The global passenger Boeing 747 fleet has taken a massive hit as a result of the COVID-19 pandemic. However, one airline is remaining committed to operating the type. German carrier Lufthansa is operating around half of its 747-8 fleet, but where are the aircraft flying?
COVID-19 hasn’t been kind on four-engined aircraft. While Air France has ended its relationship with the giant Airbus A380, Virgin retired its final Airbus A340s. Meanwhile, the population of the remaining Boeing 747s has been deeply impacted, with airlines such as KLM, British Airways, and Qantas all bidding farewell to their 747 fleets ahead of schedule.
A major Boeing 747 operator
As a result of the aviation industry’s changing dynamics, Lufthansa has been left as one of the largest passenger Boeing 747 aircraft operators. While the airline’s 747-400 fleet hasn’t flown since the crisis began, the story is different for its fleet of 19 747-8s. The airline has 19 747-8 aircraft. According to data from FlightRadar24.com eight aircraft appear to be actively flying for the German flag carrier.
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Lufthansa isn’t just using its newest aircraft like Emirates was when it brought back the Airbus A380. Indeed, three of its four newest aircraft haven’t flown since March. The aircraft not in use are parked across Frankfurt and Hamburg, with one aircraft in Xiamen in China.
Where is the 747-8 flying?
Lufthansa is utilizing its eight flying 747s on a range of five long-haul routes. Two of the routes, Bangkok and Shanghai, see the aircraft flying east from Frankfurt. Meanwhile, the aircraft are also departing to the west to fly to Mexico City, Sao Paulo, and Buenos Aires.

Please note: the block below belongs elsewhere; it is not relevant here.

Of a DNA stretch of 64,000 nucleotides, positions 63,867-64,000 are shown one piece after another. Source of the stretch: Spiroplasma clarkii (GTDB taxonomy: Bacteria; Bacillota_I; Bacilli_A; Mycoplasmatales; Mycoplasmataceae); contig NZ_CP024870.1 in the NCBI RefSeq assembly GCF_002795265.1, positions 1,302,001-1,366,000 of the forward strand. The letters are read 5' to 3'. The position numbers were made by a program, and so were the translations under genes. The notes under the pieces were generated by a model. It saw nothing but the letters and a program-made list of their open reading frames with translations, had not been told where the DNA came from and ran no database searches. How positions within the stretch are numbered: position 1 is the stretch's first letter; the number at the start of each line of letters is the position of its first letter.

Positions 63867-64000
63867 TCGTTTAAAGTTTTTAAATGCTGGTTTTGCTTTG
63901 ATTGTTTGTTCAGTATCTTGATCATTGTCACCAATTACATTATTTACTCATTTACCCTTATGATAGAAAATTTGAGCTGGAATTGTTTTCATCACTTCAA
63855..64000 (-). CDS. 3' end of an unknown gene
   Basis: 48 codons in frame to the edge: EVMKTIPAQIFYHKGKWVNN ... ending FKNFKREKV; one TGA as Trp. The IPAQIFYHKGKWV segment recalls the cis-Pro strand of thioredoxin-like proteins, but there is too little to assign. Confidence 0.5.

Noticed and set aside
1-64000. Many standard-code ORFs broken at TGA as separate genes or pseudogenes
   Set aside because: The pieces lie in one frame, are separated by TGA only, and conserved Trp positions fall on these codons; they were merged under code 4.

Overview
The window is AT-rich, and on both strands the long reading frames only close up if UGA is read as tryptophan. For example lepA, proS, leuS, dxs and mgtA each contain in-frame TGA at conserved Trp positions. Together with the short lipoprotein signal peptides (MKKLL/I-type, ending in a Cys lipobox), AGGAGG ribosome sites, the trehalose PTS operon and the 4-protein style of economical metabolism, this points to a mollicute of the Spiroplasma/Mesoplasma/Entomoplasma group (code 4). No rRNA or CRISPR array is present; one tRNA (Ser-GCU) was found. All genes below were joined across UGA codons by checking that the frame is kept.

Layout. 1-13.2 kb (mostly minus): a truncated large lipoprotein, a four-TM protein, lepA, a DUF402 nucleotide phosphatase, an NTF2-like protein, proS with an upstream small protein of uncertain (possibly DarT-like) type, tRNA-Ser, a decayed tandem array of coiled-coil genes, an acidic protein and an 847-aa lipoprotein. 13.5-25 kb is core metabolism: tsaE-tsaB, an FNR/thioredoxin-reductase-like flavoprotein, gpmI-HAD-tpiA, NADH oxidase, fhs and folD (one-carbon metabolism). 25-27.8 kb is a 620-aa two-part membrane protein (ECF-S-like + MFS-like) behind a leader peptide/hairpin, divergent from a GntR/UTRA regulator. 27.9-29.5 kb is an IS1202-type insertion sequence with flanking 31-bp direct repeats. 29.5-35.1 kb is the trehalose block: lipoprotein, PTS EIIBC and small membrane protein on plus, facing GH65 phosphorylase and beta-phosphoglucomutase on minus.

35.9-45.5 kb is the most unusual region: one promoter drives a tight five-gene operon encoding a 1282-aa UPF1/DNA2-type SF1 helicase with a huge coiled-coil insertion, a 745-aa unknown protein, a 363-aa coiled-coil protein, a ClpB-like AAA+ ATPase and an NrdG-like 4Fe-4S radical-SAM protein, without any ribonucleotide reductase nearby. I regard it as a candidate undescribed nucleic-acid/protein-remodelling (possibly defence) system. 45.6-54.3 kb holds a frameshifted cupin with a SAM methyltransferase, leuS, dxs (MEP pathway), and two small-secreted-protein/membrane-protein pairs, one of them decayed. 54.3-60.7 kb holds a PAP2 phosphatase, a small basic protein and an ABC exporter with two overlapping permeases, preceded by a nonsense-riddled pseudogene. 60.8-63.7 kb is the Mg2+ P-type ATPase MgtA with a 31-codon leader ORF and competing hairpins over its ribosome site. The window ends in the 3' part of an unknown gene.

On the route to Buenos Aires, Lufthansa is trialing economy class beds. This sees passengers in the economy cabin allowed to purchase empty rows of seats, with bedding provided. As such, it would appear that flights aren’t operating to capacity.
What happened to Chicago and Los Angeles?
The Boeing 747-8 had been operating Lufthansa flights to Chicago and Los Angeles. However, given the US travel ban on most originating from Europe, it seemed as though the capacity of the 747-8 wasn’t effectively utilized.
Meanwhile, Lufthansa had a large number of Airbus A350s sitting grounded in Munich. According to the German flag carrier, the A350-900 has a fuel burn of 12% less than the 747-8. This means that the aircraft is a win-win for Lufthansa on such routes. As such, Lufthansa placed the A350-900 on flights to Chicago and Los Angeles.
Firstly, it is not wasting capacity. However, it is also saving money with a lower fuel burn while cutting its emissions. The cost-saving aspect is of particular importance to airlines worldwide as they cope with a vast decrease in income while fixed costs remain. The Boeing 747-8 is currently planned to resume these routes in March 2021.
Have you flown on a Lufthansa Boeing 747-8? What did you make of the aircraft? Let us know your thoughts in the comments!